Biking for a better city.

Hey guys, wait up!

Hey guys, wait up!

I spend too much of my time pondering why it’s so hard to get others to appreciate all the personal and social virtues of riding a bicycle.  Cycling is too often on the receiving end of public and political opprobrium. Unfortunately, the media present cycling as it currently looks (lycra, hi-viz, sweat, helmets, sport), rather than what it actually could be.  That’s not the media’s fault though.

Riding a bicycle is as easy as walking. Well it can be.  In some enlightened cities around the world that’s how large numbers of the population roll.  Pedestrians on wheels; for those short A to B trips. You can also ride a bicycle for sports and recreational purposes.

Bikes are a tool to promote ease of movement as well as a lubricant for interacting with people and place.

Highlighting this distinction between different types of cycling tends to generate criticism for allegedly creating unnecessary divisions.   That is definitely not the intention.  There is no preferred way of cycling.  “I mean, aren’t all cyclists in this together; with the goal of getting more people riding bikes more often?”  Well, yes and no.

All cycling is good cycling, but not all cycling will be equally effective at convincing a sceptical public of the merits of creating an urban environment that embraces the daily use of bicycles.

But there is a conflict of agendas here, and that’s a real barrier when trying to promote the idea of a cyclised city.  I experience this confusion everyday in my personal daily interactions.  And it’s regularly in the media…like here and here.  The public could be forgiven for believing that cycling is for a ‘special interest group’ only.  We don’t want conversations that will distract from any meaningful discussions on the important topics of how do we design our cities.  We don’t want to give politicians an excuse to avoid taking cycling seriously.

Of course, cycling should be available to everyone, young and old.  It should be viewed as a tool to enhance one’s daily city experience.  The bicycle needs to be sold for its potential; as an essential part of the fabric of the city.  Bikes are a tool to promote ease of movement as well as a lubricant for interacting with people and place.  Cycling has a role in creating the great people-centred cities that are being increasingly talked about and desired.  It’s part of a vision that challenges the reality we currently have; of cities built around prioritising the moving of cars.

Be reassured that bicycles will feature prominently in any genuinely people-friendly city. Making cities fit for people is the top priority.  In the meanwhile, won’t you join me in #bikingforabettercity. Sit up, ride slowly and enjoy your city like a #wheeledpedestrian.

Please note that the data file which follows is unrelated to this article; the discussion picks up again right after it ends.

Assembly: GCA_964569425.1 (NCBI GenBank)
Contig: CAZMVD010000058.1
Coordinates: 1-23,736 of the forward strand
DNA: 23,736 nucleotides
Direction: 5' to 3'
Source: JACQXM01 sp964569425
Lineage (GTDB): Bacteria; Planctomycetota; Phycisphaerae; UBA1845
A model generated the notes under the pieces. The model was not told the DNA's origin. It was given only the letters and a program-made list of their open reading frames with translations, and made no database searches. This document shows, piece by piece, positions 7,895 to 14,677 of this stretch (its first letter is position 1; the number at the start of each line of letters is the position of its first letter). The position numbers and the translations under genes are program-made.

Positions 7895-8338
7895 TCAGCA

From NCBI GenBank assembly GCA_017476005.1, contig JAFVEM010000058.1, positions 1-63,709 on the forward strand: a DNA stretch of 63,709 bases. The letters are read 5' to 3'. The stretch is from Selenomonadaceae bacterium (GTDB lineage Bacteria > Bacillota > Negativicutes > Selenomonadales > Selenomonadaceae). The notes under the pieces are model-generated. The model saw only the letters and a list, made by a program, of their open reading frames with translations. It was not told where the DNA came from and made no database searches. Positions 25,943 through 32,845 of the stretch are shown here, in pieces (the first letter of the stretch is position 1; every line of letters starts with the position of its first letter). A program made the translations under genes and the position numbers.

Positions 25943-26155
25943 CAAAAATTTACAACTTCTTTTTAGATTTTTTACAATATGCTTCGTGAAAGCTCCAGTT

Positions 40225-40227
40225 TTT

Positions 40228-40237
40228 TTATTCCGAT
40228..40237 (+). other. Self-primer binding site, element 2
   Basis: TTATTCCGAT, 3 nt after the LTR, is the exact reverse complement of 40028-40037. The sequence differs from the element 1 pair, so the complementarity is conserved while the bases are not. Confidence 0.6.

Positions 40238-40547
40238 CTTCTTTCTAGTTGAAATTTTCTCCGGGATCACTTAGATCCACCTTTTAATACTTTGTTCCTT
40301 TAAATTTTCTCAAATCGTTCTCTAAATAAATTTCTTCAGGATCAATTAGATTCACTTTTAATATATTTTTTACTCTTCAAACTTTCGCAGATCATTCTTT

‘Cycling’ is sport and recreation. ‘Riding a bicycle’ is everyday activity. No sweat.

Get involved via: Twitter, FacebookFlickrVine or Instagram.

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2 comments

  1. Reblogged this on Sustainable Wellington Transport and commented:
    One of the consistent points that we try to make on the Sustainable Wellington Transport blog is that we’re concerned with accessibility and mobility. There are two comments in this post that I’d like to expand on a bit.

    “My bicycle serves a purpose. It helps me connect with people and place. I don’t love cycling, but I do love what it offers.”

    We have a series of transport tools, starting with our feet and sometimes adding equipment that suits us. Not a single one is the right tool for every situation, but a good mixture of modal support can bring us to an optimum network of access and mobility.

    In this frame of mind, the concept of cyclists being a Special Interest Group is farcical. We are all people trying to get places to do activities and accomplish tasks. Whether it be on foot, on bike, on transit or with a car, we are all equal. Of course, we are neither regarded nor funded equally. That’s where the problems start.

    “Making cities fit for people is the top priority”

    Like

    1. Hi Gregory, Thanks for reblogging and for making your considered comment. Your collective website presents the issues well.
      Also, I agree that cycling should be regarded and funded appropriately. But the point that I am trying to get to grips with and express an opinion on, is that it’s not. I present some reasons for why I think this is and what could be done about it. It is obvious that the media misrepresent cycling. But this should come as no surprise, being an alternative narrative has yet to be made on any significant scale. This blog site is full of posts that highlight why the presentation of an appealing, everyday, accessible type of cycling is so imperative. It is unreasonable to expect the public to support cycling emotionally and financially until this occurs.
      I then argue that the ‘special interest group’ scenario is not ideal but that is pretty much the current status quo. I have no intention to denigrate the existence of sports and recreational cycling but if we are to be successful in presenting a case for establishing cycling as a transport solution, it needs to be done with an eye on the role of human psychology. And rather than try to undermine the sports and rec fraternity, I suggest that the #wheeledpedestrian cycling that I refer to, is embraced and packaged in a ‘love your city?’ kind of way so that the public (eventually) have no excuse to ignore it. Highlighting the current situation is meant to be read as a critique and used for finding a way forward…more people on bikes in a vibrant, people-centred city.
      Once again, thanks for getting involved.

      Like

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